Should the king weigh the potential damage done to his own people and kingdom before declaring a war? Should he try and make his best effort to avoid the war? Are there any circumstances when a war is just unavoidable?

Do Hindu scriptures shed light on these?

  • 1
    most of Mahabharata is about how Yudhistira tried to avoid war, exiled in forest for 12 years, tried to dialogue peace with Duryodhana, but war became inevitable
    – ram
    Commented Sep 26, 2018 at 20:18

1 Answer 1


There are four measures (to be applied in that order), viz - Sama (peacemaking), Dana (buying off with gifts), Bheda (dissension), and finally Danda (punishment/force or war), for the king to apply on his foes.

First, he should try the three measures, either separately or jointly, apart from war, because war is always disastrous and moreover the result is hard to predict beforehand. But if/when those measures fail to bear any fruit, he can resort to war.

The Manu Smriti states war should be avoided till the point when it is impossible to do so.

7.198. He should (however) try to conquer his foes by conciliation, by (well-applied) gifts, and by creating dissension, used either separately or conjointly, never by fighting, (if it can be avoided.)

7.199. For when two (princes) fight, victory and defeat in the battle are, as experience teaches, uncertain; let him therefore avoid an engagement (war).

7.200. (But) if even those three before-mentioned expedients fail, then let him, duly exerting himself, fight in such a manner that he may completely conquer his enemies.

The whole chapter 7 of the text is talking about the duties of the king and among which some verses are dedicated to war.

Few more relevant verses are as follows:

7.164. War is declared to be of two kinds, (viz.) that which is undertaken in season or out of season, by oneself and for one’s own purposes, and (that waged to avenge) an injury done to a friend.

7.169. When (the king) knows (that) at some future time his superiority (is) certain, and (that) at the time present (he will suffer) little injury, then let him have recourse to peaceful measures.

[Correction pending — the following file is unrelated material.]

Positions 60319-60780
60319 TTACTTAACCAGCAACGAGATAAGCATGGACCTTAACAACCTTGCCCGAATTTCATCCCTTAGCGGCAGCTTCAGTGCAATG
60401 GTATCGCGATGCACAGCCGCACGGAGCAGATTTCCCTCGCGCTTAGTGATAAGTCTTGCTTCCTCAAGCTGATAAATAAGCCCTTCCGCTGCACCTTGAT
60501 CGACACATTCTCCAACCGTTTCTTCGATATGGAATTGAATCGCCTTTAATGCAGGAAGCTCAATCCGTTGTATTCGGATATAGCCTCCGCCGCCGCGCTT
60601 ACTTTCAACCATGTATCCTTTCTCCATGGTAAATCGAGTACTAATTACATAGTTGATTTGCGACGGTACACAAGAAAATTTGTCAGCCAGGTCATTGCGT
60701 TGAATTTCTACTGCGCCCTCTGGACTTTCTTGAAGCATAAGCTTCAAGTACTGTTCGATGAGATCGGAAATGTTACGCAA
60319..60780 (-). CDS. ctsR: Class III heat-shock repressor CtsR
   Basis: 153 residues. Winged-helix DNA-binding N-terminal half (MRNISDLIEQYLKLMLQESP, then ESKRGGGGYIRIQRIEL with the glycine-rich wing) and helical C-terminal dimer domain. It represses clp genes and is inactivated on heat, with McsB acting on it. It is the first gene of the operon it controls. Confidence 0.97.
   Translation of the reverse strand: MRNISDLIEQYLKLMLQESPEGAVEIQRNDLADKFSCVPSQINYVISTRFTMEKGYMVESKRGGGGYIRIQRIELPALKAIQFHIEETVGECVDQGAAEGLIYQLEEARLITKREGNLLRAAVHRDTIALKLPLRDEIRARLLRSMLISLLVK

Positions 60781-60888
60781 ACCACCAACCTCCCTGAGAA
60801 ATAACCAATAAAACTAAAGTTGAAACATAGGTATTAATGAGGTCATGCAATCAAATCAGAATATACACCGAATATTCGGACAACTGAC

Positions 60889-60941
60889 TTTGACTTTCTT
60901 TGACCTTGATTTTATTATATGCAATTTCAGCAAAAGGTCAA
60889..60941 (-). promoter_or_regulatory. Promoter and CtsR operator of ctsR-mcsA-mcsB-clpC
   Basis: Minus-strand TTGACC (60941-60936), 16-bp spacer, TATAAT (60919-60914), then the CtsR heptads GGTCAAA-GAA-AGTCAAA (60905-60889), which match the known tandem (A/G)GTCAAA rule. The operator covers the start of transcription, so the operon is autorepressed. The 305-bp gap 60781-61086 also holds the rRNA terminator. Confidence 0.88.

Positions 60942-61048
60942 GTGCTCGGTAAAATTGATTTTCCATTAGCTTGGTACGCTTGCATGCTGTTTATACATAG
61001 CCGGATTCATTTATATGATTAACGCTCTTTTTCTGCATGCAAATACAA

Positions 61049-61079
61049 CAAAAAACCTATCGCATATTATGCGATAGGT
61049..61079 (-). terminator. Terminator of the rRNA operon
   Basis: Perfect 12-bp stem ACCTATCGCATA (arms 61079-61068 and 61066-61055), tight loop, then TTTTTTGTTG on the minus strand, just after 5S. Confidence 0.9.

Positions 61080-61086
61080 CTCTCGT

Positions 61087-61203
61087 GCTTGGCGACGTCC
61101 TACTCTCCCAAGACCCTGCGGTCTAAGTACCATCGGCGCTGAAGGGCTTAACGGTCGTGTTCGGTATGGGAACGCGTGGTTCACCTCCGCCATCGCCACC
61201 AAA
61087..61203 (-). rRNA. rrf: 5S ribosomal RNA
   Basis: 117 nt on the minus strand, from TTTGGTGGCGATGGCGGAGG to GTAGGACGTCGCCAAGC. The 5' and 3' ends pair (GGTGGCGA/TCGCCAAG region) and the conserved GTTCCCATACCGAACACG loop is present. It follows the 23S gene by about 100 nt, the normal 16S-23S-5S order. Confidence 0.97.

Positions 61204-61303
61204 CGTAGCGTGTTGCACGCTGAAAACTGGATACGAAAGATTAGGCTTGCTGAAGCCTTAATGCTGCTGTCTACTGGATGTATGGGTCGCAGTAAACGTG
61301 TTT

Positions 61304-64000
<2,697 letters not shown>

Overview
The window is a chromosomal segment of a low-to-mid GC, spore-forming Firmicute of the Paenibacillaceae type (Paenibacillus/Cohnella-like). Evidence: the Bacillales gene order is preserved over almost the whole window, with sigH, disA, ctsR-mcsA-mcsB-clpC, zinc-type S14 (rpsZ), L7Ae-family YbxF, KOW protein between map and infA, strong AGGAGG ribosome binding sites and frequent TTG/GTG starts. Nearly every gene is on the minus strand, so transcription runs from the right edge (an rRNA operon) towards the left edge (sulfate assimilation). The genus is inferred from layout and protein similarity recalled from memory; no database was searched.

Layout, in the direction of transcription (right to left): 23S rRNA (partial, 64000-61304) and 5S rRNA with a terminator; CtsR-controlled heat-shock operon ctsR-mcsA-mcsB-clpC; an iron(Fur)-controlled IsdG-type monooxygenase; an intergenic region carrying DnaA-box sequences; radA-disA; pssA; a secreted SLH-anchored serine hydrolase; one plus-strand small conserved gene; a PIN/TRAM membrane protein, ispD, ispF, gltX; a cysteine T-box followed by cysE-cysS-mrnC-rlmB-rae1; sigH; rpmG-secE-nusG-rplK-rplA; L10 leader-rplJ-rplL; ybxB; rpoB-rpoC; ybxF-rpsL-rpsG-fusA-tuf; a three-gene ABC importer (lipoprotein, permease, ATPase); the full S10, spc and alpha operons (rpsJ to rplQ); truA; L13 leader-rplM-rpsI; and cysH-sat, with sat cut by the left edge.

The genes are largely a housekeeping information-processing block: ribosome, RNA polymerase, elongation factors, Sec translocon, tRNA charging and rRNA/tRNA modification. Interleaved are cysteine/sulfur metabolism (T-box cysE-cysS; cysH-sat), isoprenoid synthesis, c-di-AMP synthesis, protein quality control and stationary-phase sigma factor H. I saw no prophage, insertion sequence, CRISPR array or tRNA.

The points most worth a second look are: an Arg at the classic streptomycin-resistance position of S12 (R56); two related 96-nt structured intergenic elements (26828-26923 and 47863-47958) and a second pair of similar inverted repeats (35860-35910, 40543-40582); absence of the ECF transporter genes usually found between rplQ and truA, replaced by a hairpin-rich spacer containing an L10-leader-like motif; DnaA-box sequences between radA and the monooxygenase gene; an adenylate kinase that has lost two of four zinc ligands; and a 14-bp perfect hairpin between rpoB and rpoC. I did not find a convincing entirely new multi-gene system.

7.170. But when he thinks all his subjects to be exceedingly contented, and (that he) himself (is) most exalted (in power), then let him make war.

7.174. But when he is very easily assailable by the forces of the enemy, then let him quickly seek refuge with a righteous, powerful king.

7.176. When, even in that (condition), he sees (that) evil is caused by (such) protection, let him without hesitation have recourse to war.

About Sama, Dana, Bheda, Danda :

We find references to these four measures in various scriptures.

For example mentioned in the following passage from Devi Bhagavatam Book 1, Chapter 7:

1-26. Sûta said :-- Seeing the two Dânavas very powerful, Brahmâ, the knower of all the S’âstras, thought of the means Sâma, Dâna, Bheda, Danda (conciliation, gifts, bribe, or sowing dissensions and war or punishment); which of these four he should apply. He thought thus :-- “I do not know their strength and it is not advisable to enter into war without knowing their strength. Again if I offer praises to them puffed up with pride, it will be simply displaying my own weakness; and when they will come to know this, only one of them will be sufficient to kill me and this they will do certainly. To offer bribes is not also advisable; and how can I sow dissensions

and, again, in the same Purana's Book 5, Chapter 9:

“O Best of ministers! O Hero! Under my command, go there with all the forces and use the means, conciliation, etc., and bring that woman, having a beautiful face (like the Moon), to me. If that Lady do not come even when the three policies, Sâma (conciliation), Dâna (making gifts), and Bheda (sowing dissensions in an enemy's party and thus winning him over to one's side, one of the four Upâyas or means of success against an enemy) are adopted by you, then apply the last resort Danda, (or war) in such a way that Her life be not destroyed and bring that beautiful woman to me.

So, for the king it will be wrong to straightaway engage in a war, without trying the other three measures first.

  • "bring that beautiful woman to me", what does this sentence signify?
    – Pinakin
    Commented Sep 27, 2018 at 7:38
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    Beautiful woman is Goddess Durga here.. It is Mahisha Asura speaking. @ChinmaySarupria
    – Rickross
    Commented Sep 27, 2018 at 7:50
  • btw, it is Dana (gifts), not Dama (control of senses/patience)
    – ram
    Commented Sep 27, 2018 at 16:04
  • So, if all three - Sama, Dana, Bheda - fail, war is inevitable? Commented Sep 27, 2018 at 17:25
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    Pandavas and Krishna employ them in that order so that world cannot find fault with them later - Sama - first a Brahmana messenger from Drupada's court goes to Dhritarashtra to talk Sandhi. Dana - They then request a gift of just 5 villages (gift means both giving and taking). Bheda - Krishna tries to change Karna's mind (since Duryodhana was solely depending on Karna's strength). Danda - DISHOOM DISHOOM :)
    – ram
    Commented Sep 28, 2018 at 22:50

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